SO FAR: Swaffham, in the summer of 1925. Herbert George Whiteman and Alice Squires had married in 1921, and after the premature deaths of two babies, they now have a healthy son and daughter, Herbert and Evelyn. The marriage is on the rocks, however, and Alice has been granted a separation order, taken the children and gone to live with her parents.
On the morning of Monday 15th June, William Squires was working in a field known as Heathlands near Town Farm. His wife Clara was similarly busy in an adjacent field. Just before mid-day, Alice Squires, with her two children brought her father his lunch, and walked off in the direction of her mother. Shortly afterwards, Squires heard a terrible scream. He threw down his tools and ran in the direction Alice had taken. He found her lying on the ground, blood pooling around her head. Baby Evelyn was still asleep in her pram, but two year-old Herbert looked on, uncomprehending. Alice was unable to speak, but Squires looked across to where his wife had been working, and saw her tussling with a man. Before he could reach her, she fell to the ground. Running away from the scene was a man, later identified as Herbert George Whiteman.
Others, working nearby, ran to the scene. The police were summoned, as was Dr William Thorpe, and an ambulance was called to take the stricken women to Swaffham Cottage Hospital. Clara Squires died two days later without ever recovering consciousness.
Meanwhile, what of George Whiteman? After the attack on the two women he had headed north across the railway line in the direction of his mother’s cottage near what was known as Great Friars Thornes. Mrs Whiteman was standing in the yard of the farm with another woman, Frances Turner, who later testified:
‘Whiteman came round the corner of the yard. He had blood on his coat and hands, and said to his mother, “Don’t grieve for me, they can’t make you suffer for my sins. I’ve done the two in. I could not kill my two dear children. I want to say goodbye to my father, as the police will be after me in a few minutes.”‘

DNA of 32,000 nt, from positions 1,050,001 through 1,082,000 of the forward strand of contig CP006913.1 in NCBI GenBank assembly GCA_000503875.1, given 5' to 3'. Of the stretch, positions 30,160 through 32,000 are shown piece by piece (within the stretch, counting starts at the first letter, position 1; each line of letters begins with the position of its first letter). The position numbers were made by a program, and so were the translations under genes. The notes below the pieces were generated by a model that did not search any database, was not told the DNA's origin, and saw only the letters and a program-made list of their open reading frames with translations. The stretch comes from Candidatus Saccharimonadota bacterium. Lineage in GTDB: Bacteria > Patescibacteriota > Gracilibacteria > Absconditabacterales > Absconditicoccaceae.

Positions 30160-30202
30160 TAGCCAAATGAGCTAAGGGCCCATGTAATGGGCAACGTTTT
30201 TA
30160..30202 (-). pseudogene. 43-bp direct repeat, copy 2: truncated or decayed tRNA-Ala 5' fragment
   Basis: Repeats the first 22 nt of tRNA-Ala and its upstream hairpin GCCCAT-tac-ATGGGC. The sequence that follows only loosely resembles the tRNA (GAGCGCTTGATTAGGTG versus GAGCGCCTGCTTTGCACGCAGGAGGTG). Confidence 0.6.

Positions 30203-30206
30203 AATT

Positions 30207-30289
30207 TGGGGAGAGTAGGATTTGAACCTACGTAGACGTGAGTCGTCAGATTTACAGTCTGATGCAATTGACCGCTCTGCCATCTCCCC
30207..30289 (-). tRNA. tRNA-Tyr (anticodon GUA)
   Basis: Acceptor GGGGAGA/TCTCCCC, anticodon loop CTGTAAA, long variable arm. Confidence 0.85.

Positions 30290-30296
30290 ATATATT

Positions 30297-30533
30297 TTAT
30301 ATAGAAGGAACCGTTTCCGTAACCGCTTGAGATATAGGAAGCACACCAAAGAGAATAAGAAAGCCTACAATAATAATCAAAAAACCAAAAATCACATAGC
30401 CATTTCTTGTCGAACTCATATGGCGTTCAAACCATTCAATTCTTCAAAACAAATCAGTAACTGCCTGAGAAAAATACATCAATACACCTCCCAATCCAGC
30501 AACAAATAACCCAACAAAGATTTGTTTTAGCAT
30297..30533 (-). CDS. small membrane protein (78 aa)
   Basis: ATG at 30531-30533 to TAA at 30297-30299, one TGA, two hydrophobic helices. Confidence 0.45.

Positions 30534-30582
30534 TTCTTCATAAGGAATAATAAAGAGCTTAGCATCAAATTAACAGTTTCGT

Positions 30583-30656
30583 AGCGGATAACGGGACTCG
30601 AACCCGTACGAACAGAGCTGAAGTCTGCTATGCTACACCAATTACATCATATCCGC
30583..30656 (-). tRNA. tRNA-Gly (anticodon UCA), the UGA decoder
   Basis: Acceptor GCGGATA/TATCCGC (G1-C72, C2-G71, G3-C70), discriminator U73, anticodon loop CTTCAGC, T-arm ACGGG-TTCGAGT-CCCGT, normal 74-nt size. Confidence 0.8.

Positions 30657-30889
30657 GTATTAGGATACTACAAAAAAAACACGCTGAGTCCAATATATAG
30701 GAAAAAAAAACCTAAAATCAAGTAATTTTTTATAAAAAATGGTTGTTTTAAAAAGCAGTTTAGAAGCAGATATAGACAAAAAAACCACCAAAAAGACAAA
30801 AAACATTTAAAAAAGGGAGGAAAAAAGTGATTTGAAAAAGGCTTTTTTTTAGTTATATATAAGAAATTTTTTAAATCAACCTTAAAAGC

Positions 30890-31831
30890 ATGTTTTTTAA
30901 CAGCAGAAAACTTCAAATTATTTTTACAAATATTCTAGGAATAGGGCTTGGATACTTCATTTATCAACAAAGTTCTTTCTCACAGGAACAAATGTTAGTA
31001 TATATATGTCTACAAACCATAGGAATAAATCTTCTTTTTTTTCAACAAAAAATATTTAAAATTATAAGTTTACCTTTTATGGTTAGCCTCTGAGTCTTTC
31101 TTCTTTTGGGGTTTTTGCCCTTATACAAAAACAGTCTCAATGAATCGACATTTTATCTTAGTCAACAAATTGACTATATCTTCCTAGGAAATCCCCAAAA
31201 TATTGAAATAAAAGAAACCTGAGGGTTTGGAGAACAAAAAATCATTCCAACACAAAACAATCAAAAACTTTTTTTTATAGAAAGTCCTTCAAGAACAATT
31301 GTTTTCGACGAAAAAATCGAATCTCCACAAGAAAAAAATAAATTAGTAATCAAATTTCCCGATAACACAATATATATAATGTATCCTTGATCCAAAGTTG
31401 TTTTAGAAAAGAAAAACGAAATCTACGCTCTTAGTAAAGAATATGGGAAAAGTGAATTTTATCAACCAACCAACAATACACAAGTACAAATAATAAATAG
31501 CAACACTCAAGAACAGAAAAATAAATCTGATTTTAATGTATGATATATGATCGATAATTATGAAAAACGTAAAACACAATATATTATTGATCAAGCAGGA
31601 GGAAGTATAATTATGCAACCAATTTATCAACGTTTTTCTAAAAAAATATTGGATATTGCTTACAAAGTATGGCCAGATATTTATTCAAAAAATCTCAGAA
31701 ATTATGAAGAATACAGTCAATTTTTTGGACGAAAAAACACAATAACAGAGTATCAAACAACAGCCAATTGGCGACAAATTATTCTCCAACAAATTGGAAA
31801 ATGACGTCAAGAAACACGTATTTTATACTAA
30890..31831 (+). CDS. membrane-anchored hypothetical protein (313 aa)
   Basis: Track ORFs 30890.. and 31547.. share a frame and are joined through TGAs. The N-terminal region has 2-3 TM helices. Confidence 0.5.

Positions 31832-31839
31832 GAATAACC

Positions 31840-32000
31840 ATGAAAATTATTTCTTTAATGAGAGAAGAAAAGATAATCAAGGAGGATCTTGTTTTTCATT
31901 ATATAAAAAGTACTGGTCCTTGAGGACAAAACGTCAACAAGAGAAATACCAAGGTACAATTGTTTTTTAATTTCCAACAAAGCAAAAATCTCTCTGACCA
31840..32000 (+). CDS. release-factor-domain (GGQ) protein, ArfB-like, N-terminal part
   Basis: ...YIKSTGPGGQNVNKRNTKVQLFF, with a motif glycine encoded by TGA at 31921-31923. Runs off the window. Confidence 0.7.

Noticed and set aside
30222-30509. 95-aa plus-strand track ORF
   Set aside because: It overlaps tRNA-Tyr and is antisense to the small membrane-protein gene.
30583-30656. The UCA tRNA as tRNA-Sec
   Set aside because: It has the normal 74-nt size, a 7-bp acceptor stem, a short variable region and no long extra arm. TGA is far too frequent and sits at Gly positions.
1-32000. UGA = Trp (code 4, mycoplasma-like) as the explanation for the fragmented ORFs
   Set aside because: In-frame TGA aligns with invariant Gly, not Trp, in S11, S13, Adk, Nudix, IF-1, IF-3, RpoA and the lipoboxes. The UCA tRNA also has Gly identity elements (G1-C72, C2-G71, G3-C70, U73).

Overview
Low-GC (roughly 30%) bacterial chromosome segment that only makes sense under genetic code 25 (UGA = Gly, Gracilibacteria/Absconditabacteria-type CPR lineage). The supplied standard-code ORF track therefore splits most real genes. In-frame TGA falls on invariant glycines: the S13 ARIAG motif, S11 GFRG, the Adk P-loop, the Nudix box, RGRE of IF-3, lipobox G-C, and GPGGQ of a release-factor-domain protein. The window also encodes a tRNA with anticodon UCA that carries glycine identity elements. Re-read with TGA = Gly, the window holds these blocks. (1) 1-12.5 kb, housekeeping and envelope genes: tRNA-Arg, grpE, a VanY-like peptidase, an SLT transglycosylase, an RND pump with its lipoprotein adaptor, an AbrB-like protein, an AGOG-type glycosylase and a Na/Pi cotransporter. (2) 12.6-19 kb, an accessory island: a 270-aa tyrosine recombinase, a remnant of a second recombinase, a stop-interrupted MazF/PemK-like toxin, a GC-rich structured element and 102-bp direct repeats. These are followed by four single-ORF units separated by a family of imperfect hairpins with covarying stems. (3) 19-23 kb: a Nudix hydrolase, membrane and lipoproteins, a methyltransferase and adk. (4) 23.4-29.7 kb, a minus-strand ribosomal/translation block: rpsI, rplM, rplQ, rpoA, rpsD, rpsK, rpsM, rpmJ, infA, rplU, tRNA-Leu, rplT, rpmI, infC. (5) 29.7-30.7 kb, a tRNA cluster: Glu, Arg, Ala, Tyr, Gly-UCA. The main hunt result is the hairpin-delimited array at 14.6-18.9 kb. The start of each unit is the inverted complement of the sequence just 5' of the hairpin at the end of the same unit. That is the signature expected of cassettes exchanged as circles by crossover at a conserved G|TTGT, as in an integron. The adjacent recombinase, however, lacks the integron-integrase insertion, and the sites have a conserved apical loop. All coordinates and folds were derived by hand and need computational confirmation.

Whiteman was carrying a large agricultural spanner, and when he went with his mother to her house, he asked to hide it. She put it under a pile of firewood, but it was later discovered there by Police Constable Walmsley. Whiteman was arrested and taken to the cells at Swaffham Police Station. He was brought before the magistrates at the Shire Hall, Swaffham (below) on Tuesday 30th June.
Bizarrely, Whiteman insisted that he now be known as Bloye – his mother’s maiden name. The Yarmouth Independent reported the hearing thus:
Remarkable confessions wore made Herbert George Bloye (Whiteman) – labourer, when charged Swallham Tuesday with the murder of his mother-in-law, Mrs. Squire, and the attempted murder of his wife. He declared that after kissing his wife he hit her on the head with piece of iron, and later attacked his mother-in-law in a similar fashion. The older woman died two days later, and the wife is not yet out of danger. The prisoner sat with folded arms and impassive demeanour, head held high, while the evidence was given, even the distress of his white-haired mother apparently leaving him unmoved. When asked if he had any questions to ask of the witnesses, he stood smartly to attention and replied, “None at all. sir.”
Only once did he interrupt the evidence, and that was when the police read his statement that he said to the dead woman, when she began to cry before striking her, “Guilty conscience needs no accusing.” He then exclaimed. ” right!”
On the way from the police-station to the court-room, faced with several photographers, he smiled and tried to pose, but was hurried on by the police in charge of him.
It appeared that in May the prisoner’s wife obtained separation order against him, and the prisoner was apparently under the impression that she was influenced in this by her mother. He seemed have made up his mind to murder his wife’s mother. The attack which formed the subject of the charge occurred on June 15th, and Mrs. Squires died two days later.
Dr. Kenneth Thorpe, Swaffham, said about 1.40 p.m. on the 15th June he was called to the Town Farm, about two miles out of the town, and saw Mrs. Whiteman lying on the side of Green Lane. She was unconscious and bleeding from wounds on the head, which he attended to temporarily. There were 24 wounds in all, and one had fractured the skull. They were not severe in themselves, but the number made them severe. Mr. Squires showed him where his wife was lying in the field. She was unconscious and bleeding from a large ragged wound on the left temple, about five inches long, from which the brain was protruding.
This particular newspaper report also expressed optimism about the condition of Alice Whiteman, even going as far as to say that she was expected to make a full recovery. They were wrong. Alice Whiteman hovered between life and death in the hospital for almost a month, but since her mental state had deteriorated owing to the terrible head wound she had sustained, she was transferred to Norwich Mental Hospital on 23rd July, but she was beyond medical help and died there on Monday 3rd August. A separate inquest on her death was held in Norwich, and was not without incident. By this time, the magistrates had found Whiteman guilty of the murder of Clara Squires, and he was sent to stand trial at the Autumn Assizes in Norwich.
IN THE CONCLUDING PART
Trial and justice – of a kind
Leave a Reply